In our assessments, we compare toxicity study information about exposure levels that may cause effects (dose-response) and predicted concentrations people may be exposed to from all possible sources (food, water, air, direct contact during handling of the product). The combination of hazard and exposure informs us about potential risk (remember the shark — the shark is in the deep water, but if you are onshore or in shallow water, your risk of harm is small).
Risk assessment approaches based on regulations can vary from country to country, but at Bayer, we base our assessments on the most robust science-based methods that meet or exceed these standards. All Bayer products must pass our safety standards before we submit them for registration, even in countries where no such regulations are in place. For older products that may have been registered for a long time, we systematically assess over time and mitigate any use that does not meet our current standards. As we continually evolve and improve our standards based on the state of the art of available science, our assessments are part of the lifecycle management of our portfolio of products.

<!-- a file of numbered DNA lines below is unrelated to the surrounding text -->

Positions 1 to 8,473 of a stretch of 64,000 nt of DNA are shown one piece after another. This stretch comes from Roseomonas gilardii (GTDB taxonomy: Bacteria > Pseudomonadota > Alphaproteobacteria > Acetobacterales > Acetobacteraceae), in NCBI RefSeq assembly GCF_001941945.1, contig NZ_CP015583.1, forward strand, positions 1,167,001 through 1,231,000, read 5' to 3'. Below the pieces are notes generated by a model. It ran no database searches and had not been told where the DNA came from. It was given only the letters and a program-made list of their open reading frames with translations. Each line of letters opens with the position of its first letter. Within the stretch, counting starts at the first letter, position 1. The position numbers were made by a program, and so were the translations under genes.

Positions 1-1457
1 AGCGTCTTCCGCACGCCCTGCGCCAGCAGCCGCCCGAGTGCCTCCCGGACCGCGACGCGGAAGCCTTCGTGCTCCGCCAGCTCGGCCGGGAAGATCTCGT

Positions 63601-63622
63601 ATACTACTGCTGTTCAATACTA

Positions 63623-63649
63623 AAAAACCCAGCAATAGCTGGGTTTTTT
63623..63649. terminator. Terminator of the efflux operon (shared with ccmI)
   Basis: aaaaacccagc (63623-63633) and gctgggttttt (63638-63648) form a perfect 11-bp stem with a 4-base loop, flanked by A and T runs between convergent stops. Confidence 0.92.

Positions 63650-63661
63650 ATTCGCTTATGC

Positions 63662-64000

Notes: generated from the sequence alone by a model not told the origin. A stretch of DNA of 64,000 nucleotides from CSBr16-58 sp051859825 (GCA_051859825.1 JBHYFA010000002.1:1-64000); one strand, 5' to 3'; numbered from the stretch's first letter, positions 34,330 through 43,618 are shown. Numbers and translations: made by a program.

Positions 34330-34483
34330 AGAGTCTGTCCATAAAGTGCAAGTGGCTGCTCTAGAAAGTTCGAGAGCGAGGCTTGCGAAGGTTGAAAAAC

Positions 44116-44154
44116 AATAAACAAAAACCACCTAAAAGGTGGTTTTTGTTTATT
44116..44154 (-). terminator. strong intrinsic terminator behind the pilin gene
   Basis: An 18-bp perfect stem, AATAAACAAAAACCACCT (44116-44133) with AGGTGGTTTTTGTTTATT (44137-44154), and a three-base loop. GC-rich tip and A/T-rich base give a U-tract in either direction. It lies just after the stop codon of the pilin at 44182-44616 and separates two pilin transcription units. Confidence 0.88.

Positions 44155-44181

Two main risk assessments are conducted in human safety to account for people’s most significant routes of exposure: dietary (1) and operator exposure (2).
An evaluation is conducted for the expected exposure via residue levels in food, animal products, and water. Every product is tested by applying the pesticide to crops using labeled instructions and analyzing for residues in food, animal feed, and animal products (e.g. meat, milk, and eggs). In addition, models or monitoring studies are used to look at potential residues in surface and groundwater that could be used for drinking water.
These estimates are very conservative as they do not account for water treatment or filtering systems. Any detected residues help to quantitate potential exposure from the diet. The total exposure is estimated by using consumption data (what and how much people eat and drink), which best represents the country or region being assessed and their multiple potential consumers — children, adults, or elderly people.